U.S. stocks moved higher Wednesday morning as investors awaited the Federal Reserve’s latest interest rate decision, set for release this afternoon. The Dow Jones Industrial Average rose 181 points, or 0.6%, while the S&P 500 gained 0.7% and the tech-heavy Nasdaq Composite added 0.8%.
Information technology stocks led the market higher, with semiconductor names like Advanced Micro Devices and Micron Technology surging on upbeat guidance. The rally came despite mixed economic data showing a contraction in manufacturing activity but a slight uptick in job openings in September.
All eyes are on the Fed’s 2 p.m. policy statement, which is expected to maintain rates steady following four consecutive 0.75 percentage point hikes. Traders anticipate the Fed will signal plans to slow its aggressive tightening campaign starting in December as it assesses the impact on the economy.
Treasury Yields Retreat as Focus Shifts to Fed
A notable decline in Treasury yields provided a tailwind for stocks ahead of the Fed decision. The benchmark 10-year Treasury yield pulled back to around 4.08% after starting the week above 4.2%. Lower long-term rates boost the relative appeal of equities.
The retreat in yields came after the Treasury detailed its upcoming bond sales. The sizable supply was in line with estimates, helping allay concerns about the ballooning federal debt. The Fed’s impending rate pause is also seen putting a lid on yields.
With the Fed widely expected to stand pat, investors are focused on clues around future rate moves and commentary on the economic outlook. Markets hope the Fed opens the door to slowing its tightening campaign as risks of recession rise.
Manufacturing Slumps While Job Openings Edge Up
In economic data released Wednesday, the October ISM manufacturing index fell to 46.7, showing a steeper contraction in factory activity than anticipated. However, job openings unexpectedly ticked up in September per the Labor Department’s JOLTS report.
The data paints a mixed picture of the economy heading into the Fed meeting. Jobs remain plentiful but manufacturing is suffering from rate hikes designed to cool demand.
ISM Manufacturing Index
“The manufacturing side of the economy is getting hit the hardest as the Fed continues to be aggressive,” said Cliff Hodge, chief investment officer at Cornerstone Wealth. “I expect manufacturing activity to continue to contract over the next few quarters.”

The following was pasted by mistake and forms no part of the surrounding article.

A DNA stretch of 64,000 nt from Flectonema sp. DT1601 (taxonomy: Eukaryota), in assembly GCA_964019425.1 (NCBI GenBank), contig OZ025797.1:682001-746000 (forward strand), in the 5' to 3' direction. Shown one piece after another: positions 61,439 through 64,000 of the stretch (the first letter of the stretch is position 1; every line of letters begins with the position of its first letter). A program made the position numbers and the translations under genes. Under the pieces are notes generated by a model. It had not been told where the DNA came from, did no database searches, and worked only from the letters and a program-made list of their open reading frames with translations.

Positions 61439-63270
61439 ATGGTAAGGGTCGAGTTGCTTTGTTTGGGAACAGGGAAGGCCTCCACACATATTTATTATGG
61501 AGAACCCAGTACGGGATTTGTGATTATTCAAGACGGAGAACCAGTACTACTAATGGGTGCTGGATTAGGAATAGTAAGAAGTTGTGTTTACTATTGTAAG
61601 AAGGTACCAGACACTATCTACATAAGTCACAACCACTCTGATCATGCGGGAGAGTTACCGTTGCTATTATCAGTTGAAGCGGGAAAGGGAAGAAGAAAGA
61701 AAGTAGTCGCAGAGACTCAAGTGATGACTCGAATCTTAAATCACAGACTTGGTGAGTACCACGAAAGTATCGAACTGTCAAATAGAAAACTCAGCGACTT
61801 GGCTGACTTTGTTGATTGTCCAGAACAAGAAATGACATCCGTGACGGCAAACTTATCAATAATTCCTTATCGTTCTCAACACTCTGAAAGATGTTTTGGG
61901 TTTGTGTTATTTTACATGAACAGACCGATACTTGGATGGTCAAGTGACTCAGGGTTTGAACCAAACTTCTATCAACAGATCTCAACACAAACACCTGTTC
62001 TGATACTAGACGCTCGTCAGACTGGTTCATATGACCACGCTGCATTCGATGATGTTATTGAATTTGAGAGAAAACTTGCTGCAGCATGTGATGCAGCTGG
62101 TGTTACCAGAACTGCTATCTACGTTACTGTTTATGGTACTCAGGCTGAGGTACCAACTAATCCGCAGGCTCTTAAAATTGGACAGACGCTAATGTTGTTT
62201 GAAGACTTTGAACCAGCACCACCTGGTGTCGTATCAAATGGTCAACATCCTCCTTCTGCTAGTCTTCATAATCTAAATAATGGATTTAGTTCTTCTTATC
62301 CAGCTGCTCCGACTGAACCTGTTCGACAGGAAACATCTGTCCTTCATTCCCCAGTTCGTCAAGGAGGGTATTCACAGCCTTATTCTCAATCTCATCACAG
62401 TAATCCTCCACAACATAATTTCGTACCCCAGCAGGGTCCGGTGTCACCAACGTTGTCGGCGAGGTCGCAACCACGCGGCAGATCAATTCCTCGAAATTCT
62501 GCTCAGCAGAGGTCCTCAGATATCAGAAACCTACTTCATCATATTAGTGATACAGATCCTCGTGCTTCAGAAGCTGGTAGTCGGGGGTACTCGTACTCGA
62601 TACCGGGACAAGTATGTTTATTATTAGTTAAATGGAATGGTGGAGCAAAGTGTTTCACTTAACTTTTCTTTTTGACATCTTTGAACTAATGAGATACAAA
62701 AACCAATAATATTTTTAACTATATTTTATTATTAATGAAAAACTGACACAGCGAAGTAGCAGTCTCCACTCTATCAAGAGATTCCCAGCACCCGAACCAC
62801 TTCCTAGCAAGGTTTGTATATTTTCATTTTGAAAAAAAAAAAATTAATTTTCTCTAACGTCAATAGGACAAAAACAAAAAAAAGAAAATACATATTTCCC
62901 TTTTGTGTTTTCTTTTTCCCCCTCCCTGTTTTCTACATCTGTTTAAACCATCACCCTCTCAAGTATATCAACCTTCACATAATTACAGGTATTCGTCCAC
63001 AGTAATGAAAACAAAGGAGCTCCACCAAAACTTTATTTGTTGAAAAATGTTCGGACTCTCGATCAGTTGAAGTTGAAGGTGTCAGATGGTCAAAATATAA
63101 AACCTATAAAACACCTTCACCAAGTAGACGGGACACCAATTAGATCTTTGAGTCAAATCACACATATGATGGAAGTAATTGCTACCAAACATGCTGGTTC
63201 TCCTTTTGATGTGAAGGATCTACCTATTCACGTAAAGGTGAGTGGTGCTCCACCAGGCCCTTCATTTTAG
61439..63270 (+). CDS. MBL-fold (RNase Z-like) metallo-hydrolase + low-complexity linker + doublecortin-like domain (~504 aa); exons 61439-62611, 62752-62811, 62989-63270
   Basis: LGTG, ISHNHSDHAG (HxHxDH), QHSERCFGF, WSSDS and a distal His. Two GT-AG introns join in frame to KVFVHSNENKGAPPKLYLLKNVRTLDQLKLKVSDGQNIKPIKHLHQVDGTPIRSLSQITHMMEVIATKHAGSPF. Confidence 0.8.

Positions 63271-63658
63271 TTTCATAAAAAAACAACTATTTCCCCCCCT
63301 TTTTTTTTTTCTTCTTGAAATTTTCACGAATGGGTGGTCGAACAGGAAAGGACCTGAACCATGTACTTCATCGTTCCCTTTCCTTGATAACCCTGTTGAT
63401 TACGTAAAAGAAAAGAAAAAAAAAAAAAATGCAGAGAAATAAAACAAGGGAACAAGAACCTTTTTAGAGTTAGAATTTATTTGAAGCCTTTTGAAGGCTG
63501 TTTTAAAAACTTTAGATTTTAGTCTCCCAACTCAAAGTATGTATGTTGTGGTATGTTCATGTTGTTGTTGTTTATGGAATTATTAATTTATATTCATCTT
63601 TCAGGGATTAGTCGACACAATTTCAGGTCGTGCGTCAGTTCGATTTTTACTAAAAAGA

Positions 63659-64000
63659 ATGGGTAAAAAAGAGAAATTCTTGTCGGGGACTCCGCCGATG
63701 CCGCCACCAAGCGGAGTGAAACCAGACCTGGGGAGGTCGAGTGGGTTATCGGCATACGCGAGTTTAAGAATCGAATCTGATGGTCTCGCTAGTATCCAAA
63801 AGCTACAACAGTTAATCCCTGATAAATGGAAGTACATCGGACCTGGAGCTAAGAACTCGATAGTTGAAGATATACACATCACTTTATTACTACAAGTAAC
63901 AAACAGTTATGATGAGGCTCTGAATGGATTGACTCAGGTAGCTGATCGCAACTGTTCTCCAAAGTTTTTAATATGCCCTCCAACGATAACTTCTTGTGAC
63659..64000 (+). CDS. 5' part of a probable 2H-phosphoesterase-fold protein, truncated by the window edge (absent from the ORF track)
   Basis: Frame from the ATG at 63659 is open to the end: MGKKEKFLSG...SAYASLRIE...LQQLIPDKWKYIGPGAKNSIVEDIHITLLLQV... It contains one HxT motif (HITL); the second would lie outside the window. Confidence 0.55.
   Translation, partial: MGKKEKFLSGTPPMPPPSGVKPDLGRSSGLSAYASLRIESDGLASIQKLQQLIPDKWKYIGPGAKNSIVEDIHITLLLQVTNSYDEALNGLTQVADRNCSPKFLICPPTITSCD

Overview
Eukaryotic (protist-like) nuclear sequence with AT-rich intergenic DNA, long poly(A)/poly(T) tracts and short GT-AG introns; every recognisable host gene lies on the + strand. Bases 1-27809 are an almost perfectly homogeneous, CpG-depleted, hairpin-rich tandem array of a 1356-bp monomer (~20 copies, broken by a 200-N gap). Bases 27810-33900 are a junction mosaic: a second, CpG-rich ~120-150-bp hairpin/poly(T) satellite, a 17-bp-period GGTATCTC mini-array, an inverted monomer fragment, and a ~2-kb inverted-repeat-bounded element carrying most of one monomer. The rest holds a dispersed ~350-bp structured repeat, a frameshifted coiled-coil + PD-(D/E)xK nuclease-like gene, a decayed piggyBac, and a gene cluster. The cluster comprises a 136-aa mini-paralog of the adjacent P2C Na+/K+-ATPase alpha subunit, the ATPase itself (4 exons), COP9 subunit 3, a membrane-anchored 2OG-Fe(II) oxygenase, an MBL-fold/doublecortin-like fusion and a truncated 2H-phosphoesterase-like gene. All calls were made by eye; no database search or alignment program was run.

Tech Stocks Surge Ahead of Big Earnings
Information technology stocks led the market higher Wednesday, with semiconductor companies AMD and Micron Technology jumping over 5% each. Nvidia and Microsoft also posted notable gains.
The rally comes ahead of major tech earnings after the bell. Qualcomm, PayPal and Roku will all report quarterly results along with several other tech names. Solid results could provide a further boost.
However, some analysts view the recent rebound in stocks as an oversold bounce within an ongoing bear market rather than a sustainable new uptrend. The S&P 500 remains down nearly 20% in 2022 despite this week’s gains.
Focus Remains on Inflation Fight Despite Stock Rebound
While the recent stock rebound may reflect hopes of a less aggressive Fed, central bankers have stressed their commitment to restoring price stability. Another 75 basis point hike is on the table for December if upcoming inflation data remains stubbornly high.
“The Fed wants to see actual progress in terms of inflation coming down before they let up on the brakes,” said David Donabedian, chief investment officer at CIBC Private Wealth. “I don’t think the tone will be dovish just yet.”
Markets expect interest rates to peak around 5% by early 2023. While the Fed may slow the pace of hikes, further tightening is anticipated to cool inflation running near 40-year highs. The central bank’s statement today should provide critical clues on the path forward.
As the Fed decision looms, investors are closely monitoring policymakers’ thinking around their inflation fight and future rate moves. Steady rates are anticipated today, but the Fed’s tone will set expectations for months ahead as it balances fighting inflation with risks of recession.
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